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#108: Red Hot Christmas

December 25, 2006

Notes from the Manager

There's been a bit of a fuss about Black Christmas -- not only because it's a Christmas horror movie, which is kind of retarded, because there have been plenty of those (including the original 1974 Black Christmas this new version is a remake of), but also because it opens on Christmas Day.

What I want to know is... so what?

How is this really more offensive than just any other blood and guts fest out there? I'm not a fan of the genre (although I must admit I enjoyed Nightmare on Elm Streets 1, 3, 4 and 5 as a teenager, because those films at least had a little imagination and some fun special effects), but shouldn't just the whole killing people thing be offensive enough to Christians, regardless of the fact that it's set on Christmas? Or have I just been blissfully unaware of the pro-Christian slasher flick genre all my life?

In more than one article I've read on the subject, they make special note that Christmas horror movies and other non-horror "anti-Christmas" films like Bad Santa never open on Christmas Day.

Well, no shit. It's not out of respect, folks. It's because by Christmas, people have already had their fill of Christmas: Christmas movies traditionally get a boost leading up to and on Christmas, drop a relatively normal amount for the next week, and then nosedive in January. (I'm basing this on a totally unscientific analysis of Christmas movies' weekly performances from the past several years at BoxOfficeMojo.com.)

By putting out a Christmas-themed horror movie on Christmas Day, I'm pretty sure the Weinsteins are either making a dumb move -- or, more likely, burying a film they know would bomb, while smartly going for broke at the same time, hoping for a huge opening week tally thanks to all the controversy this stunt release date has generated before it quietly disappears from theaters in three weeks.

I'd have done a strip about all this, if it wouldn't have been basically a rehash of the Da Vinci Code strip.


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Review: Coherence (2013)

Saturday, October 4, 2014

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Written and directed by James Ward Byrkit.
Starring Emily Foxler, Hugo Armstrong, Nicholas Brendon, Elizabeth Gracen, Lauren Maher, Alex Manugian, Lorene Scafaria, and Maury Sterling.

A new Patreon backer at the $50 level opted out of the usual reward of a plug in the “Become a Multiplex Patron” box (above, on the website), asking instead for me to plug the 2013 indie science fiction filmCoherence (with which he is not affiliated). I was happy to oblige, and so “A fan of Coherence” — a.k.a. The Patron, as I’ll refer to him from here out — is, for the duration of his patronage, among Multiplex‘s supporters. (And, yes, I will review just about any movie a $50 backer asks me to.)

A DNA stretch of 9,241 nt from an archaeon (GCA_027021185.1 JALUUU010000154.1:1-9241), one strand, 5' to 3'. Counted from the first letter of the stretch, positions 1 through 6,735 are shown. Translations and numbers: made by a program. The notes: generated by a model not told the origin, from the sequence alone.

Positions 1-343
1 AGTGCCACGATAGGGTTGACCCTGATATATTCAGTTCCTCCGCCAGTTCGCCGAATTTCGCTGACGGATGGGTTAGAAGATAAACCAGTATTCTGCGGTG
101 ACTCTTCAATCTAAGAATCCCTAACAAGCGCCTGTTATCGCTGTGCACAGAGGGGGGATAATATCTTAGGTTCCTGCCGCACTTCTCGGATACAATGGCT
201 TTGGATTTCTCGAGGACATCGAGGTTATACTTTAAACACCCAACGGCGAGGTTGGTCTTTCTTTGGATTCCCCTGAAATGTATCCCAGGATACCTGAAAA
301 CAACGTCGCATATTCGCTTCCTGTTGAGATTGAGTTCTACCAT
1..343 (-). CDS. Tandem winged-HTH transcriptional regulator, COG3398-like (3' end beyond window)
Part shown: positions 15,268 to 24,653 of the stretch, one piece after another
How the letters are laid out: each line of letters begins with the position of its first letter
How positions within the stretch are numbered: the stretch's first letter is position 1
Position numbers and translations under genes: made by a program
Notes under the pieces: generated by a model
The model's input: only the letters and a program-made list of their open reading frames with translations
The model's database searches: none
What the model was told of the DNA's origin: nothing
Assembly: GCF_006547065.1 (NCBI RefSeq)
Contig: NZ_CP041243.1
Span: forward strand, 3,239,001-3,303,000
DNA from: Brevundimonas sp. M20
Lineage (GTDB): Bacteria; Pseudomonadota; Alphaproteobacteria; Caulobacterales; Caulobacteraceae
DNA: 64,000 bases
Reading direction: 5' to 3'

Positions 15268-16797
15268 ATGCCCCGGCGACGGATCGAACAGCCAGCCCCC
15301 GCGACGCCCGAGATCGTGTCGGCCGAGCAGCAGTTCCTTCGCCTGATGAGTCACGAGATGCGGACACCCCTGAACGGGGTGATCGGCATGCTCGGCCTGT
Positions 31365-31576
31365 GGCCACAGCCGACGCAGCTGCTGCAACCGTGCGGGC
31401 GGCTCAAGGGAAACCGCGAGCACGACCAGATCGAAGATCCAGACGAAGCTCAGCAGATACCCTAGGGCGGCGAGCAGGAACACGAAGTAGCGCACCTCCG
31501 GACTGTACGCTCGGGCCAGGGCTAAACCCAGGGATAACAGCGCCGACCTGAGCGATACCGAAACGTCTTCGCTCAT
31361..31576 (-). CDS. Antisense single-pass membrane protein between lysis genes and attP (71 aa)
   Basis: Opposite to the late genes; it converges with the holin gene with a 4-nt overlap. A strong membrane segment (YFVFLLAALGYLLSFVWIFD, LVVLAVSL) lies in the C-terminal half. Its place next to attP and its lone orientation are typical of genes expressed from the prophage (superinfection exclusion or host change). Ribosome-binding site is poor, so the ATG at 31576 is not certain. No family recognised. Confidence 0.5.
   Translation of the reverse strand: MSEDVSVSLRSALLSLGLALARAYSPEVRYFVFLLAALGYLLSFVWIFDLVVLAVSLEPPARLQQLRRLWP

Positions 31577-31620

What really got my interest in the film (aside from being asked very nicely to see it) was that The Patron compared it to Shane Carruth’s Primer, one of the best no-budget sci-fi movies ever made. I can definitely see the comparison: both are decidedly low-budget films with small casts and a science-fictiony premise. I feel like seeing the film fairly blind is probably the best, so I won’t summarize the plot beyond the premise of eight friends having a dinner party when a comet passes over and Strange Things Happen, but I don’t think I’m quite as enthusiastic as The Patron.

Unfortunately, the “go in as blind as you can” suggestion means I feel like I need to be pretty vague. Some clunky (and largely unnecessary) exposition gets spat out early on, which tried my patience a bit, but it gets fun as the plot gets rolling. And the plot is definitely the star of the film, not the largely forgettable cast of affluent, Southern California white people or the dialogue, which often feels improvised (in that it neither pushes the story forward nor reveals character, as good dialogue ought to).

Despite some genuinely terrifically creepy or suspenseful moments in the film, a handful of contrived plot points hold it back from being much more than a fun genre flick for me, but I found myself wondering what would happen next — almost up to the very end. A late turn in the film got more of an eye-roll from me than the shock that I think it was supposed register. As always, your mileage may vary, but the film’s merits make it well worth a viewing, particularly for science fiction fans suffering from blockbuster fatigue.

Here’s the trailer! If it piques your interest, please do check it out. It’s available for rent from Amazon Instant Video or for purchase from its official website, among other places. (I never recommend reading YouTube comments, but definitely on’t read the comments if you want to stay away from spoilers.)

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